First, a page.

1. Changes to your sex life after a male breast cancer diagnosis
2. Why might I lose sexual desire during treatment?
3. Erection problems and changes to how you experience orgasm
4. Effects of chemotherapy on fertility for men
5. Help if you need it
Many men find that being diagnosed with male breast cancer and having treatment affects how they feel about sex and intimacy. This section looks at how the physical and emotional effects of diagnosis and treatment may affect your sex life and intimate relationships.
You may also find some of the information on the Prostate Cancer UK website useful. They have lots of information aimed at men on how to manage changes to your sex life caused by cancer and its treatments, in particular hormone therapy.
Many men being treated for breast cancer find their desire for sexual contact (libido) decreases.
You may want less sexual contact because of:
- side effects of treatment
- prolonged fatigue (extreme tiredness)
- changes to your body and confidence about how you look
- anxiety or stress
- erection problems
- changes to how you experience orgasm.
Loss of desire can continue after treatment, but as time goes on this should start to improve.
Sexual desire is only one of the reasons people choose to be sexually intimate. Other reasons can include showing their partner that they love them, to feel close to or loved by their partner, getting back a sense of normality, to release tension, or to give or receive comfort.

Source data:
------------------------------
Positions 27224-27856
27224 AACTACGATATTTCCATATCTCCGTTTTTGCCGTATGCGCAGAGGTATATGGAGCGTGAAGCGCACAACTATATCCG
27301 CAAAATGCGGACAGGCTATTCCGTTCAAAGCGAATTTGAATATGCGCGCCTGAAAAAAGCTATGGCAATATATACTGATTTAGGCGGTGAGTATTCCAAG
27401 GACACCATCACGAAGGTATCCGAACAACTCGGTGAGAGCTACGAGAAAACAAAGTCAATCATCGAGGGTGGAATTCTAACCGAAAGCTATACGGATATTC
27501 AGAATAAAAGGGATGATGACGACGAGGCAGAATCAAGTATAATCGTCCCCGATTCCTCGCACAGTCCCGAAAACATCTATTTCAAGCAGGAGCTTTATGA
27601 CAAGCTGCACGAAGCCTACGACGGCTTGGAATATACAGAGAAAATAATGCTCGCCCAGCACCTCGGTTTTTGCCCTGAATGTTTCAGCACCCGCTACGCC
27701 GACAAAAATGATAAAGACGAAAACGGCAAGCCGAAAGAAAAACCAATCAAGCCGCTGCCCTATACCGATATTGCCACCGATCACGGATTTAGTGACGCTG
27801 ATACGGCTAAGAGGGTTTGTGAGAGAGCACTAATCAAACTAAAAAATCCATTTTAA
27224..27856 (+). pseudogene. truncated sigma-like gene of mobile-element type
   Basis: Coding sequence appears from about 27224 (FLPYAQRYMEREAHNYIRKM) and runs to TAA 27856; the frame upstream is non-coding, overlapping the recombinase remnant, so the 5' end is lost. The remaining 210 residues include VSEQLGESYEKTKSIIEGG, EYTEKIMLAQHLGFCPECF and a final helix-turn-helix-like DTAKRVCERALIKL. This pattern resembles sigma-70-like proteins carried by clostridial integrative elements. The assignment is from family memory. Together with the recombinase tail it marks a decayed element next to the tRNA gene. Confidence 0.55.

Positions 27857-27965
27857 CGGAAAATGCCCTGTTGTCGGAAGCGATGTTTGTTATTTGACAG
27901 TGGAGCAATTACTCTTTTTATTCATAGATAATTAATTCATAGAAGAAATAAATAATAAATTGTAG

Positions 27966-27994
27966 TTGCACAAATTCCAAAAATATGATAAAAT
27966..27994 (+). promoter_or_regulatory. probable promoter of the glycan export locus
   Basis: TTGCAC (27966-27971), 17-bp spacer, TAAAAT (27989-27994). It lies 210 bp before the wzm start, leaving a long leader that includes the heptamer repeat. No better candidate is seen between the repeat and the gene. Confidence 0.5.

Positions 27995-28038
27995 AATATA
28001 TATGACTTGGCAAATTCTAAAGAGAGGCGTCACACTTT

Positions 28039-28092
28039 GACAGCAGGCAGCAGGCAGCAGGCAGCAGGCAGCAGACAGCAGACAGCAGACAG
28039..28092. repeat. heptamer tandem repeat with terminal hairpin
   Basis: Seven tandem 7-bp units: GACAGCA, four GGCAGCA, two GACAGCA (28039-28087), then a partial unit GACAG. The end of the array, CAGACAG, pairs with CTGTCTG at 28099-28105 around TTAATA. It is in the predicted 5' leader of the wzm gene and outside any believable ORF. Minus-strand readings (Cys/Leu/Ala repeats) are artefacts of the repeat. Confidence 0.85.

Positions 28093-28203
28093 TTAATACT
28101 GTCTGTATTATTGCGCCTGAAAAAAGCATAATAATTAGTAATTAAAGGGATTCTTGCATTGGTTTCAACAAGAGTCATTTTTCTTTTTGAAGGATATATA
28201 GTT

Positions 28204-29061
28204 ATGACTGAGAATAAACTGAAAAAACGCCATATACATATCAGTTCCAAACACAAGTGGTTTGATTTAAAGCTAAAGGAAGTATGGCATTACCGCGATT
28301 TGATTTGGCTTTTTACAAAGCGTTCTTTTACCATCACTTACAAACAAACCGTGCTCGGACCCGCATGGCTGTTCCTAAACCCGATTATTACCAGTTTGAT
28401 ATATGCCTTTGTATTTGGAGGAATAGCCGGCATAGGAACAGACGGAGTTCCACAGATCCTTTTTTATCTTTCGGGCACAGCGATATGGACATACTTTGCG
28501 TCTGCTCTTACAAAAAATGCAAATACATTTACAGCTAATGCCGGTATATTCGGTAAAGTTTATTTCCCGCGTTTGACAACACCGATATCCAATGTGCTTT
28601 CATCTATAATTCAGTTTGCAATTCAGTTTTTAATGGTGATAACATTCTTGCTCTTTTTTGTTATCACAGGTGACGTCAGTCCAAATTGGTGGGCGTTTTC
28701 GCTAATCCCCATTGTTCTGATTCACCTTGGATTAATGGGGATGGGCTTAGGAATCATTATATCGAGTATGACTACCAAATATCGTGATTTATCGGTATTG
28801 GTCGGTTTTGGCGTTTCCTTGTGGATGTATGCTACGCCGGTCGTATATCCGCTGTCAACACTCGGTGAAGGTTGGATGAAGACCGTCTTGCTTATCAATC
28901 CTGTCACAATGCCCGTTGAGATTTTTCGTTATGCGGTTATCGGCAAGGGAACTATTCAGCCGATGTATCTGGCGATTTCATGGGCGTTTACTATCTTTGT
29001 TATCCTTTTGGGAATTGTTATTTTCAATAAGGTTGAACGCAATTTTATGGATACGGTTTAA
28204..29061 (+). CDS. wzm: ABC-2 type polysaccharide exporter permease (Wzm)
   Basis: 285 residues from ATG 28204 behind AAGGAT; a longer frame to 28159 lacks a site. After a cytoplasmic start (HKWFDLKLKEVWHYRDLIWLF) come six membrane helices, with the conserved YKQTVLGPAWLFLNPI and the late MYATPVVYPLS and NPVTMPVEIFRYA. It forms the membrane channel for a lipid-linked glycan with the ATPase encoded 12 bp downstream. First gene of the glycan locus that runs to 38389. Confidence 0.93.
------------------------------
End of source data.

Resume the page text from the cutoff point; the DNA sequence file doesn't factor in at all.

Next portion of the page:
If you have a partner, you may want to maintain a level of physical closeness with them, even if your sexual activity decreased or stopped completely during and after your treatment. You may not feel like having sex, but you may be happy hugging, kissing or finding your own ways of being intimate. Sexual activity can also include touch and other signs of affection that don’t always lead to oral or full sex, but still result in pleasure. Taking turns giving each other a massage or taking a bath or shower together can be a way of being intimate.
Being able to communicate openly with your partner is important at this time. You may find it useful to read our information on how intimate relationships can be affected by breast cancer.
Some men have difficulty getting an erection because of the effects of the hormone therapy tamoxifen. Usually this improves over time as the body adapts to the drug and should resolve when you stop taking tamoxifen. Erection problems may also occur if you’re feeling anxious or depressed.
It’s worth talking to your doctor if erection problems are troubling you as there are treatments that might help.
Your orgasms may feel different or less intense while you’re taking tamoxifen. This should also improve once you stop taking the drug.
You can find more information on treating erection problems on the NHS Choices website. Prostate Cancer UK also has lots of information on erection problems and other changes to your sex life caused by hormone therapy.
4. Effects of chemotherapy on fertility
Chemotherapy can affect sperm production and this can lead to temporary or permanent infertility in men. Find out more about the effects of chemotherapy on fertility for men.
If you’re concerned about any issues relating to your sex life, it can help to talk to your hospital team, breast care nurse or GP in the first instance.
In some instances you may need specialist help, and sometimes it can be easier to talk to a healthcare professional than someone close to you. This may mean you, or you and your partner, seeing a counsellor or a therapist who deals specifically with sexual issues.
Your GP or breast care nurse should be able to help arrange this for you. Alternatively you can contact an organisation such as COSRT (College of Sexual and Relationship Therapists), Relate or Relationships Scotland.